How long have you been a couple?
Ralph and I met in 1987 on a Sierra Club car camping trip to Baja California (to see the migration of grey whales) and have been together ever since. Though we didn’t see any whales (wrong time of year!), it was a very successful trip.
Were you both backpackers before you met?
Ralph grew up in Yellowstone, the son of a ranger/naturalist so he had lots of wilderness and backpacking experience. I was a hiker, but had never been backpacking. I figured he would know what to do in the backcountry (and he did!)
Ralph is Timecheck because on one of our backpacking trips his watch was constantly stopping and he had to ask what time it was. I am backpack45 because when I was contemplating a book about women backpackers, I wanted to interview women 45 and older. I knew I wasn’t the only woman out there who was of seasoned age. Ralph is 79, I am 74. We live in the S.F. Bay Area.
How long have you been backpacking?
Ralph has been backpacking since 1960. I started in 1989—goal the summit of Mt. Whitney!
We completed the Pacific Crest Trail over many years. Initially, we had no plan to do it, but after completing the John Muir Trail (also in sections), we realized we could continue on doing the rest of the trail over time. We took our first steps of the JMT in 1989, and completed the longest portion, 400 miles of the PCT, in 2010.
We have also hiked on thousands of miles of ancient pilgrimage trails in Spain, France, and Portugal. We climbed Mt. Kilimanjaro in 2007 (8 or 9 days), and backpacked the circuit of Torres del Paine, Chile (Patagonia) in 2010.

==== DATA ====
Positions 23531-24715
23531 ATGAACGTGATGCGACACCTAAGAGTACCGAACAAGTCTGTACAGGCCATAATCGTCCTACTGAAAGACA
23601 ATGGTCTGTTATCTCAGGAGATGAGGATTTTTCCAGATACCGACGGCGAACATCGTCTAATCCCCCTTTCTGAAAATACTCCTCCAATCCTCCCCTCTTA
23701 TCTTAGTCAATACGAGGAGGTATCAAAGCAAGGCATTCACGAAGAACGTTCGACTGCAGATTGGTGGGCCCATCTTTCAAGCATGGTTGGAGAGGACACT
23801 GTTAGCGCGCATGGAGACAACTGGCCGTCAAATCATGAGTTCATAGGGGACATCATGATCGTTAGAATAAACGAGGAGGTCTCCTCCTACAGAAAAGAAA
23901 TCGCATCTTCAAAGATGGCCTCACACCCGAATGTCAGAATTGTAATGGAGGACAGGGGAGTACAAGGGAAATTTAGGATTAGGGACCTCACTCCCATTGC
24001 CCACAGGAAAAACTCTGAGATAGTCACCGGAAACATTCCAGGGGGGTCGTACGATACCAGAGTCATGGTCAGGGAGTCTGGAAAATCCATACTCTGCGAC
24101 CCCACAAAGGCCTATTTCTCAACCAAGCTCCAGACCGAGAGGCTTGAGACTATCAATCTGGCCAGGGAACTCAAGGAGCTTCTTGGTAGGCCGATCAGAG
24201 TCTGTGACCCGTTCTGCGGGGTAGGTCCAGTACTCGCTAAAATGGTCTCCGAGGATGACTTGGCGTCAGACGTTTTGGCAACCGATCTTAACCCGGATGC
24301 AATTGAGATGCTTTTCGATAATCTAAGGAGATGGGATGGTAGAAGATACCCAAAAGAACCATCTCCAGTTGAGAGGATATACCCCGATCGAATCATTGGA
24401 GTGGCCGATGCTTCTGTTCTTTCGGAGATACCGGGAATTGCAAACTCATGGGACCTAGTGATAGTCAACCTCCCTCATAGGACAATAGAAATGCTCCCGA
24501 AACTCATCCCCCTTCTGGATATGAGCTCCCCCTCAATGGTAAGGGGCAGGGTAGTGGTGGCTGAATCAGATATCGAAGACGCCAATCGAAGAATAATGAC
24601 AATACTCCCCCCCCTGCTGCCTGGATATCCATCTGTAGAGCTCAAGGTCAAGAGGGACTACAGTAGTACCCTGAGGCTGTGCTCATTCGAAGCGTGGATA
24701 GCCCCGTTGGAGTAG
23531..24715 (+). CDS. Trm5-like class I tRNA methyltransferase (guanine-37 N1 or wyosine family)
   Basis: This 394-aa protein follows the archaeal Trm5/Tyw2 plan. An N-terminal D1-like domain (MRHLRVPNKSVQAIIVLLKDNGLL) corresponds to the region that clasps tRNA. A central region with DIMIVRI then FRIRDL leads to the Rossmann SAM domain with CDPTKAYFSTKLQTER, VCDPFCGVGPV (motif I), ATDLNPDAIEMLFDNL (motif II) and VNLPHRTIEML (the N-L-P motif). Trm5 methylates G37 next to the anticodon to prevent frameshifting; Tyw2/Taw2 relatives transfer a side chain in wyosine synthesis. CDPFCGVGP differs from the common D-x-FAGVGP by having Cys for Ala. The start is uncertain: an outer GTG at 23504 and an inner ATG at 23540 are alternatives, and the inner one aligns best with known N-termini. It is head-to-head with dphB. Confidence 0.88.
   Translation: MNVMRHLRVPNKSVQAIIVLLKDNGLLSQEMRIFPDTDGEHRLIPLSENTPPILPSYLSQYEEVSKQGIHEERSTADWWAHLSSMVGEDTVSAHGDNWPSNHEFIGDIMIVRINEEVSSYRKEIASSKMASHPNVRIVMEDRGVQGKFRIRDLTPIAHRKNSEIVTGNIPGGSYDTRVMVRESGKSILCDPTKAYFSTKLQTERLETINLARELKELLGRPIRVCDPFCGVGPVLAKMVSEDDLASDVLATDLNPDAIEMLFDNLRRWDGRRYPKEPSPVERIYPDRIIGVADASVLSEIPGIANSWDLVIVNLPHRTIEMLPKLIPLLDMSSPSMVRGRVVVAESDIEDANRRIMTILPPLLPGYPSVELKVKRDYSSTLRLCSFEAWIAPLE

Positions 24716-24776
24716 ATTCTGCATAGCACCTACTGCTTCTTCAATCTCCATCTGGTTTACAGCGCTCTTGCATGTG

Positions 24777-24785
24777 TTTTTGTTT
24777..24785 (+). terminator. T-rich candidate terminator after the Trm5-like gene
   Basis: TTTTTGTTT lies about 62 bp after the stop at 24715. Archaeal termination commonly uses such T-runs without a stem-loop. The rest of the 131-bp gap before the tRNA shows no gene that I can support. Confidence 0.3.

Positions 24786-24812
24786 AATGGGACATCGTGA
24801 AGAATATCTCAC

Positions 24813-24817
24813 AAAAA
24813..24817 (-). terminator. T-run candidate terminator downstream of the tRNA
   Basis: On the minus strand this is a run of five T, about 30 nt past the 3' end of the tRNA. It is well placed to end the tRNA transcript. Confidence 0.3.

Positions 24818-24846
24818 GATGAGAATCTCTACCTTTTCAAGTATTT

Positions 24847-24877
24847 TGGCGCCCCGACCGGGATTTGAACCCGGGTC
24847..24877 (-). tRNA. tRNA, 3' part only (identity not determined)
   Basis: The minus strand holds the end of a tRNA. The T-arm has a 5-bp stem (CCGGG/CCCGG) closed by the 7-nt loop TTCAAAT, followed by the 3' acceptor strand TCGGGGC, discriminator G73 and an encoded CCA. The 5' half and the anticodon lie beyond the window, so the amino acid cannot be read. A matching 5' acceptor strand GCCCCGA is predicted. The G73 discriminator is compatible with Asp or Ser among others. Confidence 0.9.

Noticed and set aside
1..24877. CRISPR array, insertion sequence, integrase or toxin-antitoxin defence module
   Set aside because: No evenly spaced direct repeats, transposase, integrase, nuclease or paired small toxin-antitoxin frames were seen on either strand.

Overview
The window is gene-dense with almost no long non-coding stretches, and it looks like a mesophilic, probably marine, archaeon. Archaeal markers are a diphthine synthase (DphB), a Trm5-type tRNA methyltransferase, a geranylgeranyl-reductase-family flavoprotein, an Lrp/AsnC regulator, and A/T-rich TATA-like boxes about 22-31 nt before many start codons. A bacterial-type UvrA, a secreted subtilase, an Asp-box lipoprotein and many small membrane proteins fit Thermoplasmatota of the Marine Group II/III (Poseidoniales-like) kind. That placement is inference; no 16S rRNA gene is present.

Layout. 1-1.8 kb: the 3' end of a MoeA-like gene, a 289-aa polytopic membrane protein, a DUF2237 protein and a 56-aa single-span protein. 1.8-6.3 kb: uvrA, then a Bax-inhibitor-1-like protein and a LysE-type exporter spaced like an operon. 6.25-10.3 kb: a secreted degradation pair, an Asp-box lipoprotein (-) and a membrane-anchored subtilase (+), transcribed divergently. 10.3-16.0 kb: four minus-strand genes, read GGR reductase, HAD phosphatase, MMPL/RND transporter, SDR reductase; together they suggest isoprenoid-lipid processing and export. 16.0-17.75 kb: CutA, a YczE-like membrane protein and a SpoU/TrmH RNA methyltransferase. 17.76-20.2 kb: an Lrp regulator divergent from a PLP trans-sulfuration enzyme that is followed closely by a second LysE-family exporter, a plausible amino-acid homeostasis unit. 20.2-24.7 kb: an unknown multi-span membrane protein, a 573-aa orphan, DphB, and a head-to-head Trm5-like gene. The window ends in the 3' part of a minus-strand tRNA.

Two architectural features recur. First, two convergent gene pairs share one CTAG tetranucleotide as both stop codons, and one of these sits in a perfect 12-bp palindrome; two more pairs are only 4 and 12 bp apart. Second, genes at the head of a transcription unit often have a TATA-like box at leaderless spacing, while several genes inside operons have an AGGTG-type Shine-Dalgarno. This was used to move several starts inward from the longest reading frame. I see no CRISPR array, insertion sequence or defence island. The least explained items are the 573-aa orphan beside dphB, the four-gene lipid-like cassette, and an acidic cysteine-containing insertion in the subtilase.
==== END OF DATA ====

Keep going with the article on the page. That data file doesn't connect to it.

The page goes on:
Most trips are three weeks, some four, a couple five weeks long.
Have you hiked any trails by yourself (how long for each)? What did your partner do while you were away?
Ralph did the about 2/3 John Muir Trail by himself, couple of weeks, because I had to drop out because of a back issue. I came home to “regular” life.
Has either of you left a trip mid-trail by choice or circumstance? Did the other carry on alone? Did you discuss in advance the possibility of splitting up? Please elaborate.
We have left the trail a couple of times. Once in France due to a leg infection that I developed, another time in Southern Calif. on the PCT because of my back problem. The third instance was as explained above (on the JMT): we always left together except for that one time. We have discussed what we would do on various trips, and we have always known ahead of time that we were in this together.
How does hiking with a partner affect your experience on the trail or in town? For example: interactions with others, speed, mood, goals, etc.
I think any time you hike or otherwise travel with a partner, you interact less with other people, but that doesn’t mean you can’t have quality interactions with others. Sort of depends on each person’s personalities whether or not you make the time to meet others.
Ralph definitely hikes faster than I do, but he usually adjusts his speed to hike with me. When we do hike separately, we are not any great distance apart. Ralph is much less emotional than I am, so he is a calming and encouraging partner. Our goals are similar as far as where we want to reach on a trip, but they might vary day to day because if, left to his own devices, he could go farther, but I get tired more easily.
Susan is faster on long uphill stretches due to steady pace. On very long trips, I gradually learn to keep up.